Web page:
Erin Hawley, a lawyer for the challengers, said in a statement that the FDA has put politics ahead of health concerns in its actions on medication abortion.
"The 5th Circuit rightly required the agency to prioritize women’s health by restoring critical safeguards, and we’ll urge the Supreme Court to keep that accountability in place," said Hawley said, a senior counsel with Alliance Defending Freedom, a conservative legal group that also argued to overturn Roe v. Wade.
Mifepristone was approved by the FDA more than two decades ago and is used in combination with a second drug, misoprostol.
Adding to the uncertainty, a separate federal judge in Washington on Thursday clarified his own order from last week to make clear that the FDA is not to do anything that might block mifepristone’s availability in 17 Democrat-led states suing to keep it on the market.
It’s unclear how the FDA can comply with court orders in both cases, a situation that Prelogar described Friday as untenable.
The two judges who voted to tighten restrictions, Kurt Engelhardt and Andrew Oldham, are both appointees of former President Donald Trump. The third judge, Catharina Haynes, is an appointee of former President George W. Bush. She said she would have put the lower court ruling on hold entirely for now to allow oral arguments in the case..
The appeals court judges in the majority in Wednesday’s decision noted that the Biden administration and mifepristone’s manufacturer "warn us of significant public consequences" that would result if mifepristone were withdrawn entirely from the market under the lower court ruling.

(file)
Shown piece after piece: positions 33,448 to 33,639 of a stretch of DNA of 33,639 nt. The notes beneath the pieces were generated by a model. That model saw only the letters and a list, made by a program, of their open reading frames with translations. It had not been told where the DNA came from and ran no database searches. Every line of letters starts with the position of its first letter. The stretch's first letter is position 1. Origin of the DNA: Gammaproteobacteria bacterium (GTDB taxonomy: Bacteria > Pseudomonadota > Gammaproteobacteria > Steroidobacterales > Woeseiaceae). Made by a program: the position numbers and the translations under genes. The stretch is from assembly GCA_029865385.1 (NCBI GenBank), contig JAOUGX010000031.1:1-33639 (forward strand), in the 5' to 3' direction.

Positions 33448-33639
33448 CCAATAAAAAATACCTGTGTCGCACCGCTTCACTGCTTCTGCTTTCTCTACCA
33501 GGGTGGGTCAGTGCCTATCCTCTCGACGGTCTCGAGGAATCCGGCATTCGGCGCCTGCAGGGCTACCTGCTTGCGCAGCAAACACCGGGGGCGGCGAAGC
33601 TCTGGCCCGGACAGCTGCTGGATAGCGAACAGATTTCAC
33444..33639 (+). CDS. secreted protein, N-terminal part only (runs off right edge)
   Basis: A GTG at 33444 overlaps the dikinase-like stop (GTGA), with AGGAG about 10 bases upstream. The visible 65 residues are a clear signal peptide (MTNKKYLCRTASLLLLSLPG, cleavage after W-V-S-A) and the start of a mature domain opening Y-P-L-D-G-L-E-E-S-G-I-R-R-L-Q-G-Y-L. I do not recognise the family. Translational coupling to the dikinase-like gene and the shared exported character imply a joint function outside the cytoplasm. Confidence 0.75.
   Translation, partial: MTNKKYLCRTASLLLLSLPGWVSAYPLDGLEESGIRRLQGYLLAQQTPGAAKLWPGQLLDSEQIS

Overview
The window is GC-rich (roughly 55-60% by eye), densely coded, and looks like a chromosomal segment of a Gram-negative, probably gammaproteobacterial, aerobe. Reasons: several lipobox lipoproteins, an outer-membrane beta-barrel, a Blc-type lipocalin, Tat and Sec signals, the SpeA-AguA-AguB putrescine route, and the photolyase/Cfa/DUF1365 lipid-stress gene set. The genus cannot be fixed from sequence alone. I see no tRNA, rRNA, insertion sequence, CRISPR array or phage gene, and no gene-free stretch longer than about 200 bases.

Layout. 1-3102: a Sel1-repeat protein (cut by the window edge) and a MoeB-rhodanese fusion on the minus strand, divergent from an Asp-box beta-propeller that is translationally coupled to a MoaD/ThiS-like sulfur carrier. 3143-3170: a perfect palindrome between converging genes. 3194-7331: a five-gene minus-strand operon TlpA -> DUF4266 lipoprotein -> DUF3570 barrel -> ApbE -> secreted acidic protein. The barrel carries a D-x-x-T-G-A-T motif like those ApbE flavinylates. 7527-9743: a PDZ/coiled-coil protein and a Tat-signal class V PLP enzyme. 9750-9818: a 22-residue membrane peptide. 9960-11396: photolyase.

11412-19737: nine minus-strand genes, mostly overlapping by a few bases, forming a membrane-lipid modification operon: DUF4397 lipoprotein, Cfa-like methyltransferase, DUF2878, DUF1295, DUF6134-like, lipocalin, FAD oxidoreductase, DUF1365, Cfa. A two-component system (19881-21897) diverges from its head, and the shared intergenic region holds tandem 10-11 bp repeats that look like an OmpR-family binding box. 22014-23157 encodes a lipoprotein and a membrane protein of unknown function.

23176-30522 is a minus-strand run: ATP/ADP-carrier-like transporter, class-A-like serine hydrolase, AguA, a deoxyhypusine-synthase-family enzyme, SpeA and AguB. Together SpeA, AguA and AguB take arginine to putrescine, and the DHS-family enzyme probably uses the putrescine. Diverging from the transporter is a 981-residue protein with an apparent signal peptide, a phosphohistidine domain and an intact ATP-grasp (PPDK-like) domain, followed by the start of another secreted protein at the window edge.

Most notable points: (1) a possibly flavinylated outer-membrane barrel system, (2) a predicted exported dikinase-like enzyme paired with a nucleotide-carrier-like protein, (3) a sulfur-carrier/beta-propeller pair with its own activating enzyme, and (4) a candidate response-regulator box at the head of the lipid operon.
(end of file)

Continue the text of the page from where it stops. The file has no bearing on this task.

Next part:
But the judges suggested FDA changes making mifepristone easier to obtain since 2016 were less consequential than its initial approval of the drug in 2000. It would be "difficult" to argue the changes were "so critical to the public given that the nation operated — and mifepristone was administered to millions of women — without them for sixteen years" the judges wrote.
Use of medication abortion jumped significantly after the 2016 rule expansion, according to data gathered by the Guttmacher Institute, a research group that supports abortion rights. In 2017, medication abortion accounted for 39% percent of abortions but by 2020 had increased to become the most common method, accounting for 53% of all abortions.
Experts have said the use of medication abortion has increased since the court overturned Roe.
When the drug was initially approved, the FDA limited its use to up to seven weeks of pregnancy. It also required three in-person office visits: the first to administer mifepristone, the next to administer the second drug, misoprostol, and the third to address any complications. It also required a doctor’s supervision and a reporting system for any serious consequences of the drug.
If the appeals court’s action stands, those would again be the terms under which mifepristone could be dispensed for now. At the core of the Texas lawsuit is the allegation that the FDA’s initial approval of mifepristone was flawed because the agency did not adequately review safety risks.
Mifepristone has been used by millions of women over the past 23 years. While less drastic than completely overturning the drug’s approval, the latest ruling still represents a stark challenge to the FDA’s authority overseeing how prescription drugs are used in the U.S. The panel overturned multiple decisions made by FDA regulators after years of scientific review.
Common side effects with mifepristone include cramping, bleeding, nausea, headache and diarrhea. In rare cases, women can experience excess bleeding that requires surgery to stop.
Still, in loosening restrictions on mifepristone, FDA regulators cited "exceedingly low rates of serious adverse events." More than 5.6 million women in the U.S. had used the drug as of June 2022, according to the FDA. In that period, the agency received 4,200 reports of complications in women, or less than one tenth of 1% of women who took the drug.
Associated Press writers Paul Weber in Austin, Texas, and Lindsay Whitehurst in Washington contributed to this report.